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The Mandalorian's breakthrough VFX explained

With its simple narrative and retro-futuristic western aesthetic, The Mandalorian represents a bright spot in the modern Star Wars landscape, especially following the uneven response to The Rise of Skywalker. However, you may not know that the flagship Disney+ series also represents the bleeding edge of production technology, too. 

The first season of The Mandalorian features a lot of long, lingering shots on outdoor alien landscapes — and normally, one would anticipate these are generated in post-production, well after filming is completed and the cast goes home. The Mandalorian is different because it utilizes a new kind of digital matte technology with LED projection panels and software called StageCraft, so the digital sets are ready while filming occurs. The backgrounds can be wholly generated by digital artists, or real locations can be simulated through photogrammetry and projected onto the screens.

Since so much about The Mandalorian was kept secret before it premiered at the launch of Disney+ in November 2019, many of the novelties of its behind-the-scenes process are only just coming to the public fore. ICG Magazine, a premiere industry publication for cinematography, recently published an in-depth article about the new technology utilized in The Mandalorian. Since it's a professional magazine, the information is highly technical, so let's take a slightly simpler look at what a big deal this new production method is, and why it has a lot of potential to revolutionize the industry going forward.

Melding the old method with the new for The Mandalorian

Everybody is familiar with the tried and true method of matte painting in film — creating large, intricately painted backgrounds to blend the physical set with a simulated background for shooting. When the entertainment world shifted to more digital post-production, this process began operating backwards instead, sometimes so completely simulated there are no physically-constructed sets at all. Everything is draped in that characteristic green, and people talk to tennis balls hung on a string. We take it for granted now, but the bad texturing, mismatching perspective, and wooden camera work of early-2000s post-production effects isn't that far behind us.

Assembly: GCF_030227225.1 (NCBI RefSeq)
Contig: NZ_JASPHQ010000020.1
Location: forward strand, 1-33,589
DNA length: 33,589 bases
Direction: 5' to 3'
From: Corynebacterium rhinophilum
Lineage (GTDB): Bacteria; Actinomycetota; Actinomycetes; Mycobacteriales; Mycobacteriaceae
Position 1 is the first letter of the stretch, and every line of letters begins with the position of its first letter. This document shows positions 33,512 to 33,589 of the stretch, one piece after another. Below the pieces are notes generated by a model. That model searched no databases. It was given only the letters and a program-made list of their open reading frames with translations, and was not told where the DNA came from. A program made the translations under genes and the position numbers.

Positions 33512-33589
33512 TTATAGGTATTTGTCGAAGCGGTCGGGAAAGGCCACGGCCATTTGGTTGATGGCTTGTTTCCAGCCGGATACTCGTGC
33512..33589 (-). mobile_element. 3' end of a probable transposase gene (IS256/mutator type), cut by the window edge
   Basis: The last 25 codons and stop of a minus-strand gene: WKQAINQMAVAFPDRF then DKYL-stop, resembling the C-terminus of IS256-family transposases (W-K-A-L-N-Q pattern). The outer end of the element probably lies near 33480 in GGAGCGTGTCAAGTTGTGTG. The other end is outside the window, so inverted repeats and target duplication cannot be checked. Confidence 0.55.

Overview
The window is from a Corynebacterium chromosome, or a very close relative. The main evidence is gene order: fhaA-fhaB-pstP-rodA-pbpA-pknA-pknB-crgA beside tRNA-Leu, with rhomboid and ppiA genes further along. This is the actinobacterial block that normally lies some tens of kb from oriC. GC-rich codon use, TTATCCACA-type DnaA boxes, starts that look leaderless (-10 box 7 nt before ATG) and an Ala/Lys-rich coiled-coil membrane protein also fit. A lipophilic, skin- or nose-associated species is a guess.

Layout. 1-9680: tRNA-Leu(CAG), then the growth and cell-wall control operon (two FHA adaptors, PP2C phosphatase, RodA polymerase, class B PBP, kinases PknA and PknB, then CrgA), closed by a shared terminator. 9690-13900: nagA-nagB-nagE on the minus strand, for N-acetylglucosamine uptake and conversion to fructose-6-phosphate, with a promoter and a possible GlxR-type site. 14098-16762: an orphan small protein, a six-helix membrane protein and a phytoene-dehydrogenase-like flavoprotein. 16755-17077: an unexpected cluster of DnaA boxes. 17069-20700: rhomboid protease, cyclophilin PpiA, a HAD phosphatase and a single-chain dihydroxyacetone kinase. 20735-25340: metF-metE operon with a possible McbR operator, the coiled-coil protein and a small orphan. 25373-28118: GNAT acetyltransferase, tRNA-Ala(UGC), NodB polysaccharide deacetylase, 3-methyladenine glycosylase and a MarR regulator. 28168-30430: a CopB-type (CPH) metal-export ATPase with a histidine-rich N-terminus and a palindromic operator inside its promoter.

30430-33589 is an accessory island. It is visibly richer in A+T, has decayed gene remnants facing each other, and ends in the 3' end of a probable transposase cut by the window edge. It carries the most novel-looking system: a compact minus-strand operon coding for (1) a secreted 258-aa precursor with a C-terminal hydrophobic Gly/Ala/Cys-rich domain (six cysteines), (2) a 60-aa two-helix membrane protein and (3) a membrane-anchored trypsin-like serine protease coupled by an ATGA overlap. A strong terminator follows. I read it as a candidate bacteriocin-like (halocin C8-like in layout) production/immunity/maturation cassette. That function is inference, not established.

This new technology marries both eras of set production: pre-rendering entire environments, then projecting them onto LED screens that track the cinematographer's camera filming in real-time with IR readers. One of The Mandalorian's two directors of photography, Greig Fraser, welcomes the technology in his interview with ICG Magazine: "It's phenomenal because it gives so much power back to the cinematographer on set, as opposed to shooting in a green screen environment where things can get changed drastically in post."

With StageCraft technology, the static two dimensions of traditional matte painting become dynamic. The LED screens onto which the background is projected is curved into a semicircle. It doesn't just simulate an entire environment as if the camera exists within it, it can also be changed on the fly as the cinematographer wants or needs. The digital sun can stay at dusk all day, or change to high noon if so desired; perspective shifts with the camera's focus. Now, a practical set can be built again as best fits the strengths of all possible methods. For example, part of the Mandalorian's (Pedro Pascal) ship, the Razor Crest, was physically built for the sake of actors' need to walk inside it, but the rendering environment meant the team didn't have to build anything more than what was necessary for the tactile interaction.

Gaming's strengths benefit other forms of entertainment